I got my liposomal glutathione and started taking that, too. I'm sure everybody already knows the importantce of glutathione, the body's main detoxifier and antioxidant. I have been taking the precursors to glutathione for a long time, but I was tired of wondering if I still had enough in my body so I decided to supplement with it. (and alpha lipoic acid is talked about in the other mito thread, but it also works with glutathione and is very important) Then I set out to purposely do too much to see what would happen. There I go, being my own guinea pig again. You know how many times I've done that and it turned out bad? Alot! Nevermind.

    So I did too much running around that day (but you have to understand, I had been studying this inside and out and was very confident in my new theory) but I could tell the PEM was much less than it should be, plus my head stayed clear. And then I had a brainstorm about the remaining PEM I was still feeling. I knew I just took care of many of the free radicals with the enzyme sprout pills and the liposomal glutathione. But there was still lactic acid buildup! And it's always going to be worse in a deconditioned body.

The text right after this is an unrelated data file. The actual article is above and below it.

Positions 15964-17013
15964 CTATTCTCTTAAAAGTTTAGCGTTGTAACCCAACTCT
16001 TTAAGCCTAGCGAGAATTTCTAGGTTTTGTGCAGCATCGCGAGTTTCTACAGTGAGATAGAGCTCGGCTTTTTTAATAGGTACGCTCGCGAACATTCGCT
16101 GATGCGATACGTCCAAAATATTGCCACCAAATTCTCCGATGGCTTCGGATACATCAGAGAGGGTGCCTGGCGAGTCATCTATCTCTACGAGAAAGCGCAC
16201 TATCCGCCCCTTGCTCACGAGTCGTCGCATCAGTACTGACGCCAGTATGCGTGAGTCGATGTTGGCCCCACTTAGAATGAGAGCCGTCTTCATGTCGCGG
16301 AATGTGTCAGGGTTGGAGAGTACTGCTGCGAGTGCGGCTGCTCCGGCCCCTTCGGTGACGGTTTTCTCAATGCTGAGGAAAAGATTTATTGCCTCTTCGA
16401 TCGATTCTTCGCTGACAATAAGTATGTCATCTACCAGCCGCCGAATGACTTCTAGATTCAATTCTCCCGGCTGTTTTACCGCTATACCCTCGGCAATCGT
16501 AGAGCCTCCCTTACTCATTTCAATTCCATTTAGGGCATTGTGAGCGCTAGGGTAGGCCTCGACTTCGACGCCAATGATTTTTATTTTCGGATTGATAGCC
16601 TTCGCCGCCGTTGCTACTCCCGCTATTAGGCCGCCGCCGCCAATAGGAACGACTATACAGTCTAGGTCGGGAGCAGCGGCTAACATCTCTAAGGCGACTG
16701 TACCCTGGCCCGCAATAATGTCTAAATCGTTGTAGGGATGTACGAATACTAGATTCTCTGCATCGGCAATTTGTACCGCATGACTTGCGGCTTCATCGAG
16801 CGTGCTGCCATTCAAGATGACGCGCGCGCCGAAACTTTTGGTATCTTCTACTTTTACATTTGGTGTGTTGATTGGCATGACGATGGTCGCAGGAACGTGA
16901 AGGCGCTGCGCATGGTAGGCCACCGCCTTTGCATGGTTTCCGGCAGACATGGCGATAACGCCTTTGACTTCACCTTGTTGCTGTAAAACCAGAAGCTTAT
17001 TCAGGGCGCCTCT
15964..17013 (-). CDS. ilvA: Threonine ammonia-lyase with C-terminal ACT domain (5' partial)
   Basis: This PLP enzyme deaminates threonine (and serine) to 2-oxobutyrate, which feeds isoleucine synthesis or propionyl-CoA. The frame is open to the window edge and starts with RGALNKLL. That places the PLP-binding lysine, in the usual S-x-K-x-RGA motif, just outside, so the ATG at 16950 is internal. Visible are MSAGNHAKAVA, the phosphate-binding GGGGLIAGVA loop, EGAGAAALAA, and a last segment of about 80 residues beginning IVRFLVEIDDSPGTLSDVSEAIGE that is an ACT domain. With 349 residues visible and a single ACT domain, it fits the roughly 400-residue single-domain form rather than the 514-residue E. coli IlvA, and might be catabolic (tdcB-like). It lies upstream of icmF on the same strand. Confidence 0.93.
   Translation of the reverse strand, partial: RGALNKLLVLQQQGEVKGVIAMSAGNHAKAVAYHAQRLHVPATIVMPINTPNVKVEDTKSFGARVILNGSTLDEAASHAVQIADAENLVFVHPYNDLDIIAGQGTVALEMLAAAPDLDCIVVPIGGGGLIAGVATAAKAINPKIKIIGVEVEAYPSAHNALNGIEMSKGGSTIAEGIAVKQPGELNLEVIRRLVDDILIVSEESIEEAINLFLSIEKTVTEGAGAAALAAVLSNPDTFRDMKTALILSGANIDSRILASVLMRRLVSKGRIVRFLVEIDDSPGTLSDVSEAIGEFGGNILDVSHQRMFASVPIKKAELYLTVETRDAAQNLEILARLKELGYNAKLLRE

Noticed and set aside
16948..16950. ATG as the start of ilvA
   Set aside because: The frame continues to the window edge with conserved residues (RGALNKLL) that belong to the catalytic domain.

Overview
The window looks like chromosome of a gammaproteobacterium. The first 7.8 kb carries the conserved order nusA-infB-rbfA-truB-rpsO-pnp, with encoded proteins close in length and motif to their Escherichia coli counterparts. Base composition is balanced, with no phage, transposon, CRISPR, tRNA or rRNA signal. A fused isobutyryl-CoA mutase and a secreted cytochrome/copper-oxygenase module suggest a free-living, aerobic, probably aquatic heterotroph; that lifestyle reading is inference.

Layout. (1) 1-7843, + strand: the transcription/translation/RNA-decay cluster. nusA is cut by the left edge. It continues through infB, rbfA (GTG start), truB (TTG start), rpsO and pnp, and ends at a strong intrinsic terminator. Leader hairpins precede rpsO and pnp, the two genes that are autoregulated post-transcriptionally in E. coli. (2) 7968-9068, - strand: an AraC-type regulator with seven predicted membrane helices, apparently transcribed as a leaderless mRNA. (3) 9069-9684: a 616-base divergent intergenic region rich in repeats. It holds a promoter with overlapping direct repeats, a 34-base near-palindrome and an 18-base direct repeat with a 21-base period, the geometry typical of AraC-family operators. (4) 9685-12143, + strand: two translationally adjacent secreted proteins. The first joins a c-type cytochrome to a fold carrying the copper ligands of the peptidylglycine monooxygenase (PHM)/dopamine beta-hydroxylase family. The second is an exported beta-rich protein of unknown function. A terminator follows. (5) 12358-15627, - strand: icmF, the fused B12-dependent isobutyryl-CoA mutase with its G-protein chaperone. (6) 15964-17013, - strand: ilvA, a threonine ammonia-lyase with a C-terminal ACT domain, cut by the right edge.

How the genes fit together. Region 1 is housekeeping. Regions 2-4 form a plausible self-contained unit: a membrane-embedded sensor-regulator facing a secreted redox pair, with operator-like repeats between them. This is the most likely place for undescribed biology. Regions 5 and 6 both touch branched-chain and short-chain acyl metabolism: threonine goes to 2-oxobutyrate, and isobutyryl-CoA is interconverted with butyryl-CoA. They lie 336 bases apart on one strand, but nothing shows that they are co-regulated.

I knew that lactic acid meant the body was going to be more acidic. And I also knew that malic acid can cut down on lactic acid production by helping the mitos use more oxygen. So what did I have that raises ph and has malic acid? Apple cider vinegar! Before you laugh, I took about 1-2 tsp on a glass of water and it cut down the rest of my PEM so it wasn't troublesome any longer. I felt much better.

    If I had to guess, and I don't have a meter stamped in the middle of my forehead so it is, in fact, a guess, I'd have to say the sprout pills cut down my PEM at least 50% and the ACV took away another 30% of it. The end result? I've been able to start exercising after that without feeling bad or like I have to "recuperate" afterwards. It's more like I'm finally "building up" rather than "tearing down". There is no way to predict what this will do in anybody, like how much their own PEM will be reduced, but getting these antioxidant enzymes working again is going to be crucial for anyone to overcome PEM. All I know is my body has been operating much better since I started these pills.

    Here's a little bit about the science of the sprout pills:

    "Supplementing with IsoSproutPlex(R) promotes intercellular SOD1 (CU/ZN SOD) and mitochondrial SOD or SOD2 (MnSOD) by up-regulating antioxidant enzyme gene expression. The mechanism includes metabolizing flavones and isoflavones resulting in a phytoestrogen with a well documented high affinity for a specific estrogen receptor site known as beta. The biological result is a signaling cascade that dramatically increases endogenous SOD (superoxide dismutase) and CAT (catalase) production.